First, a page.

Thanks for the information.
The reason I wanted to know the drive models has to do with sector size.
The Seagate ST9160314AS and Toshiba MK1676GSX both appear to be physical 512-byte sector drives. I can't be 100% certain with the Toshiba (I can't find anyone else online using that model of drive who has run smartctl against it), but their specification PDF does say 512 bytes (vs. "4096" or "AF 512e" which would indicate a 4096-byte physical sector drive). I wish I could get confirmation.
The first thing that came to mind when you said the issue correlated with drive access was proper partition alignment for 4096-byte sector drives. This is prevalent to Windows XP, which does not align its partitions to optimal byte boundaries (Windows Vista and Windows 7 does). The result is a system which tends to stall or stutter when writing, while not so much while reading.
The next topic, since n_w95482
has touched on it, is the need for you to run
CHKDSK /F C:
on your drive drive. Please do this. You'll be told since the volume is in use it cannot fix problems, and "would you like to do this during the next reboot?" Say Yes, and then immediately shut down/reboot Windows.
Since the old drive is gone and you can't show me SMART attributes/statistics for it (this really would have helped me a lot), I'm going to have to assume the drive had both remapped LBAs as well as pending/"suspect" LBAs which could not be read.
The problem with remapped LBAs is that when a remapping occurs, the data stored within that sector is lost, because remapping only occurs when a write to an LBA is performed.
Technical explanation of how this works is below:
LBA 12345 begins to have some problems (drive finds it has to be continually re-read to work, or sometimes cannot be read at all). The drive internally marks LBA 12345 as "suspect", which means the physical sector (12345) cannot be read by anything (no tool can work around this, including Spinrite. Do not believe the snake oil). You would see this as I/O errors when attempting to read data/files.
The data within that physical sector (512 bytes worth) is now lost and LBA 12345 will be unreadable until a write is issues to that LBA (possibly due to formatting the system, possibly due to deleting the file, etc.). Once a write is issued, the drive internally "re-analyses" the sector to see if it's actually bad or not.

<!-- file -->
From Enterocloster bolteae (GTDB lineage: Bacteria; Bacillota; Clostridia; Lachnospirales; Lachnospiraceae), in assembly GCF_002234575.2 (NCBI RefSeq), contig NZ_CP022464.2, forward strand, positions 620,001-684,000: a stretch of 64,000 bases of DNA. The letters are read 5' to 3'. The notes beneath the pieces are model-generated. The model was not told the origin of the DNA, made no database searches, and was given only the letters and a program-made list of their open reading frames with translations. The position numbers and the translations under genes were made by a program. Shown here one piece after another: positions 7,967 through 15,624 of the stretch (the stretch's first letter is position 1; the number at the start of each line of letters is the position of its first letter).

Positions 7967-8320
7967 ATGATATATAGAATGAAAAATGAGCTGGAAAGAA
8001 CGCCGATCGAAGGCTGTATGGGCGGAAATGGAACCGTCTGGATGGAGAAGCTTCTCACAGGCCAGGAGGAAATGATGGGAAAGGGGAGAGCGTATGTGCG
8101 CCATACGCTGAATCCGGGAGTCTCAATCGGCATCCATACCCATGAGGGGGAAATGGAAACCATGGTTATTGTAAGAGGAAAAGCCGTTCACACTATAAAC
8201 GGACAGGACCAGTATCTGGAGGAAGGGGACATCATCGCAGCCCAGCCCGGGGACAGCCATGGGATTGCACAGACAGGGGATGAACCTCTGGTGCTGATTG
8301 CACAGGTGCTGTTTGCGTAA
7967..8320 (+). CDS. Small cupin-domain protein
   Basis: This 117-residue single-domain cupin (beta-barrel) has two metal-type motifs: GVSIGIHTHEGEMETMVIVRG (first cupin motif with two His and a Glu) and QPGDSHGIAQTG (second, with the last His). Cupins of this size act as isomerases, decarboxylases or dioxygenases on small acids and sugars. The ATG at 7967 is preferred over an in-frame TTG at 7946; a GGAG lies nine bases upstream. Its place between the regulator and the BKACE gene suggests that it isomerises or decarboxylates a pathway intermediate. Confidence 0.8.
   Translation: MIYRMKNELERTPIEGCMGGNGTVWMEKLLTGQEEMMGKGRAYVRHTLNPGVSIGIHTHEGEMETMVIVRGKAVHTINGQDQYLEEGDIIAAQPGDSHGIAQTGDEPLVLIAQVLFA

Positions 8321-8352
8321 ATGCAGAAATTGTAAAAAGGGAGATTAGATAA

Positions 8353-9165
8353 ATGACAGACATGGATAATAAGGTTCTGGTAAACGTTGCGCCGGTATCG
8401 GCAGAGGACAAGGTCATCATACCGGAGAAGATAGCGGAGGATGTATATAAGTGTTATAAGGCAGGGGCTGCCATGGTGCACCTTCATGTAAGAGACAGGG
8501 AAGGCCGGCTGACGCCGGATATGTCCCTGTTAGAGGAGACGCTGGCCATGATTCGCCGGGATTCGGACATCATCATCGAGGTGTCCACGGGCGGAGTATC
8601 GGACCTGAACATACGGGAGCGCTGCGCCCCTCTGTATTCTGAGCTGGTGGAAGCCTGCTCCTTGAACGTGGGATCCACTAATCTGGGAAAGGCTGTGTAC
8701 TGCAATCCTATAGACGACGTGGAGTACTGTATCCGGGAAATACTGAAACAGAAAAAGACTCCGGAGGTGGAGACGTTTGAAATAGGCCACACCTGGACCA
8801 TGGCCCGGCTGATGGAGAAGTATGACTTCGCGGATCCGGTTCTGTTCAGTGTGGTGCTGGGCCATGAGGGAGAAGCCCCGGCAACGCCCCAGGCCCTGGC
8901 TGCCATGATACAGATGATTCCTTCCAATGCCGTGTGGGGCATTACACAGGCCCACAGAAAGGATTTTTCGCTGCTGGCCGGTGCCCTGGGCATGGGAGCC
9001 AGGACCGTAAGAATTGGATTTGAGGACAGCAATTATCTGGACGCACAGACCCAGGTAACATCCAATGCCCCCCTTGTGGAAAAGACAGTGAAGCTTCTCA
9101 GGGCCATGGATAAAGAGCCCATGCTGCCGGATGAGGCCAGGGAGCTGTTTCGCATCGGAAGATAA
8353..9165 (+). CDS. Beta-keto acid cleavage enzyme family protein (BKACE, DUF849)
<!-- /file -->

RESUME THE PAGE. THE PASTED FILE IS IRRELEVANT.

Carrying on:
If the sector is deemed OK, the data you wrote to that LBA is written to the sector and life goes on (but naturally the previous 512 bytes of data are now overwritten, thus lost).
If the sector is deemed bad, then the drive internally points LBA 12345 at a new physical sector taken from a spare/unused pool (say, sector 3849992383934). From this point forward every time you read/write to LBA 12345, it will actually be accessing sector 3849992383934, rather than sector 12345. The data you wrote to LBA 12345 is written to sector 3849992383934 and life goes on.
So your next question will be: okay, so how do I find out what files may have been damaged? Won't CHKDSK find that?
The answer is no.
Had you run
CHKDSK /R C:
on the old drive
(note I said
which is different than
above), if it encountered an unreadable ("suspect") LBA, it may have been able to tell you what files were unreadable (maybe). However, regardless of this fact, CHKDSK has absolutely no way to determine if LBA remapping has occurred (remember: those 512 bytes may be different) -- you would need what's called a checksumming filesystem to do this, which FAT and NTFS are not.
Since you've cloned the old drive to a new drive, that means (ideally/hopefully of course :-) ) the new drive has no sector anomalies. Which means, there are almost certainly files throughout the drive which have had LBAs remapped transparently "underneathe" them (for lack of better term) and may now contain bogus/busted data.
The errors you see in your above output
are not indicating "problems with file integrity", but with inconsistencies within the allocation table/data structures for the filesystem. This is different than the actual contents of a file itself.
So what's your choice here? Well, the only choice in dealing with remapped LBAs is to restore the file which you know to be good/have the proper data in it. But how do you figure out what files those are? Yeah, that's the problem -- without a checksumming filesystem you can't. Your only choice is to format the drive (a quick format is fine) and reinstall the entire OS + every application + etc.. Sad but true. :-(
It would really, really help if I could have seen a screen shot or something of the old drive and what indicated it was busted and should be replaced... If you have this, I would love it see it. I'm looking for SMART attributes specifically.--
Making life hard for others since 1977.
I speak for myself and not my employer/affiliates of my employer.